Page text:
How to Be a Better Philadelphian: Save a Life
Eight ways you can become a better Philadelphian and help save lives.
Hand Out Daisies
The Children’s Hospital of Philadelphia has so many opportunities for good-doing that it established the Executive Council of Volunteer Organizations. We’re especially fond of the Daisy Day Campaign, a Philadelphia tradition since 1953 and CHOP’s largest fund-raising effort, in which members of the auxiliary hand out paper daisies in exchange for donations to the hospital. Sign up to sponsor the fashion show luncheon, rub elbows with the likes of Michael Kors (who showed his fall line at last year’s event), and keep contributions to CHOP’s invaluable patient care programs flowing. 267-426-6500, giving.chop.edu.
Alex’s Lemonade Stand Foundation
Alex Scott’s little lemonade stand took off when Sixers exec Billy King discovered it and helped spread the word. Though Alex lost her battle with cancer in 2004, the foundation still carries on her goal: to raise money for research by holding simple lemonade stands.
DO: Hold your own lemonade stand; find out how online.
GIVE: $50 funds one hour of research; $8,000 funds a month. 610-649-3034, alexslemonade.org.
Coaches vs. Cancer
Area basketball coaches, including St. Joe’s Phil Martelli, Temple’s Fran Dunphy and Villanova’s Jay Wright, participate in this American Cancer Society program, which raises funds for cancer research.
DO: Contact the office for volunteer opportunities.
GIVE: Event sponsorship ranges from $500 to $20,000. 215-985-5401, phillycoachesvscancer.org.
American Diabetes Association
The country’s leading nonprofit dedicated to funding diabetes research — for both prevention and a cure for the disease — has a local outpost, complete with ways to participate in your own backyard.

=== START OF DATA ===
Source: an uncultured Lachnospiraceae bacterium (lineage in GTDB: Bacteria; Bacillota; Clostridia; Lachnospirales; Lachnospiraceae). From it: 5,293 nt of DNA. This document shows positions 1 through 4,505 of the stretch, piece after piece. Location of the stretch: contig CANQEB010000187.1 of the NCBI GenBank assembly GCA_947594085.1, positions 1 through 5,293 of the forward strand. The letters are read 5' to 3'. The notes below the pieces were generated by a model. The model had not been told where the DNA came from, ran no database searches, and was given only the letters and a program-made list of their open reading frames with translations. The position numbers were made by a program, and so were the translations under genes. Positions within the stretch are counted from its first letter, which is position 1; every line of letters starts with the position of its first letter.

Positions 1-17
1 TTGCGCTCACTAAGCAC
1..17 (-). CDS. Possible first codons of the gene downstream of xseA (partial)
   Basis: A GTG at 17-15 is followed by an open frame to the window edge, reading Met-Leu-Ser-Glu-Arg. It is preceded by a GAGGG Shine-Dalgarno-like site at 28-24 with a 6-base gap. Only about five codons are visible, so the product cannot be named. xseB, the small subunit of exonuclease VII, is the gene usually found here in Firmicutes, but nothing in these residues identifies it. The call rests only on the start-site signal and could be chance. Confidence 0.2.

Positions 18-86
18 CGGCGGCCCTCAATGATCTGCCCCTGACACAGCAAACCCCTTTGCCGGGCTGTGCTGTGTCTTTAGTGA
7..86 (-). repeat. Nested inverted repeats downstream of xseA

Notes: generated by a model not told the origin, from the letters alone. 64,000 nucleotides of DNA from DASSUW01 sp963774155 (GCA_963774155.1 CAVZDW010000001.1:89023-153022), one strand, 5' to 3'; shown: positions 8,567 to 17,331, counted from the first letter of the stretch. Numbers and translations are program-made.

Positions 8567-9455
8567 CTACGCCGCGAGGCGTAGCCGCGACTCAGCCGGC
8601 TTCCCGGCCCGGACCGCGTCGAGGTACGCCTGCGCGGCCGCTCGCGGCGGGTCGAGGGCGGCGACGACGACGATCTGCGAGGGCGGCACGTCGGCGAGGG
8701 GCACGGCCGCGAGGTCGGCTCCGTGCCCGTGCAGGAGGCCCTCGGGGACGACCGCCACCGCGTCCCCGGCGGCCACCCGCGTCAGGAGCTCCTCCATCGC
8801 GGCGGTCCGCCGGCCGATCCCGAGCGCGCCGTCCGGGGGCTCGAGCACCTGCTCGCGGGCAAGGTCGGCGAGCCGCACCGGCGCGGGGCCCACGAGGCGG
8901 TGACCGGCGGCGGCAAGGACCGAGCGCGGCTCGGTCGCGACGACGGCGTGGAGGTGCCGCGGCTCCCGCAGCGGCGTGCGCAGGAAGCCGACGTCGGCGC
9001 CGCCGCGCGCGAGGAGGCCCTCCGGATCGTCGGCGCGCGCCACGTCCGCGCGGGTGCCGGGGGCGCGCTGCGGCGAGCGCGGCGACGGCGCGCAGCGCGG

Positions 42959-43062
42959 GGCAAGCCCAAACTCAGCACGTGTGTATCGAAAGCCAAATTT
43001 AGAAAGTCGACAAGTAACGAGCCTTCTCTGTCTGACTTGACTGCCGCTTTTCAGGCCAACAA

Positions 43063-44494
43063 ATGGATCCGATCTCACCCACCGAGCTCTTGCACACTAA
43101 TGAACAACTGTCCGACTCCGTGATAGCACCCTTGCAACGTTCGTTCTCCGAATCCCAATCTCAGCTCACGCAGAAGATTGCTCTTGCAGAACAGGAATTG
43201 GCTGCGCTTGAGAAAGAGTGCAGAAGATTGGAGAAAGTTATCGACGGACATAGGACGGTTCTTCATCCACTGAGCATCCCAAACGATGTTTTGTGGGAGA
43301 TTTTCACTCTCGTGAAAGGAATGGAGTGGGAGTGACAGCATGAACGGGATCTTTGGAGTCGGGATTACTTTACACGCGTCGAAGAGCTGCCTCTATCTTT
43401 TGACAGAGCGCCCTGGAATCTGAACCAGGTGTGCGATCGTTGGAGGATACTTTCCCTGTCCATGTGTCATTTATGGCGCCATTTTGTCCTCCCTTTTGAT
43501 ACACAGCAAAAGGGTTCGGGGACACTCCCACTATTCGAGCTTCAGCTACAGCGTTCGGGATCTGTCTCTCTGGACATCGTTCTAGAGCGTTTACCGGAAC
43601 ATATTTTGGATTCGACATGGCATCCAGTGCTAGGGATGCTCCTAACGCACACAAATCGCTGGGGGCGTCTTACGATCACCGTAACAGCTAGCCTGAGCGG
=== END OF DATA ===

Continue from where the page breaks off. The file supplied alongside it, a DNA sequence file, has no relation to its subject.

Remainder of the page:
DO: Take part in the annual Step Up to Fight Diabetes fund-raiser walk, a 10-mile stroll through Philly.
GIVE: Make a Special Occasion Donation in a loved one’s name. (The ADA suggests $2 to $5 per guest at your occasion, for a minimum of $200.) 610-828-5003, diabetes.org
United Cerebral Palsy of Philadelphia and Vicinity
UCP offers programs to both children and adults with cerebral palsy and other developmental disabilities, reaching about 3,500 area residents every year.
DO: Volunteer to help plan one of UCP Philadelphia’s six major annual events, such as the Fantasy Auction.
GIVE: Whatever amount you give, UCP Philly guarantees 86 cents out of every dollar go straight to funding its programs and charities. 215-242-4200, ucpphila.org.
Maternity Care Coalition
Formed in 1980, this group promotes health and well-being for moms-to-be, new moms and babies through its MOMobile program. Staff and volunteers reach neighborhoods at a grassroots level with programs such as Cribs for Kids and Smoke Free Moms.
DO: Make baby blankets, or mend donated clothes.
GIVE: $75 buys and delivers a crib for a mom in need. 215-972-0700, momobile.org.
Living Beyond Breast Cancer
Radiation oncologist Marisa Weiss started this support network in 1991. Today, it offers support and specialized education for women at all stages of the disease.
DO: Volunteer at LBBC’s various events and educational conferences.
GIVE: 83 cents of every dollar you give funds programs like the Survivors’ Helpline; the rest goes to fund-raising and management. 610-645-4567, lbbc.org.
Leukemia & Lymphoma Society
Since 1949, this organization has funded research on and treatment for all types of blood disease, with the goal of one day wiping them out.
DO: Volunteer to plan, promote and work at various events, such as Team in Training, Light the Night and School & Youth programs.
GIVE: Buy a $10 block of 100 pixels on Millionpixelsforhope.org, an online program where patients, family and friends post images to show support. 610-521-8274, lls.org.
The Kelly Rooney Foundation/Save 2nd Base
Despite being diagnosed with breast cancer at age 39, Wayne resident Kelly Rooney kept her sense of humor, even coining the phrase “Save 2nd Base” while preparing for the Breast Cancer 3-Day Walk. After she died in 2006, her family and friends carried on with her top priority — finding better ways to prevent the disease for those at risk, like her own daughters.
DO: Help the founders stuff t-shirts to be mailed out in Newtown Square.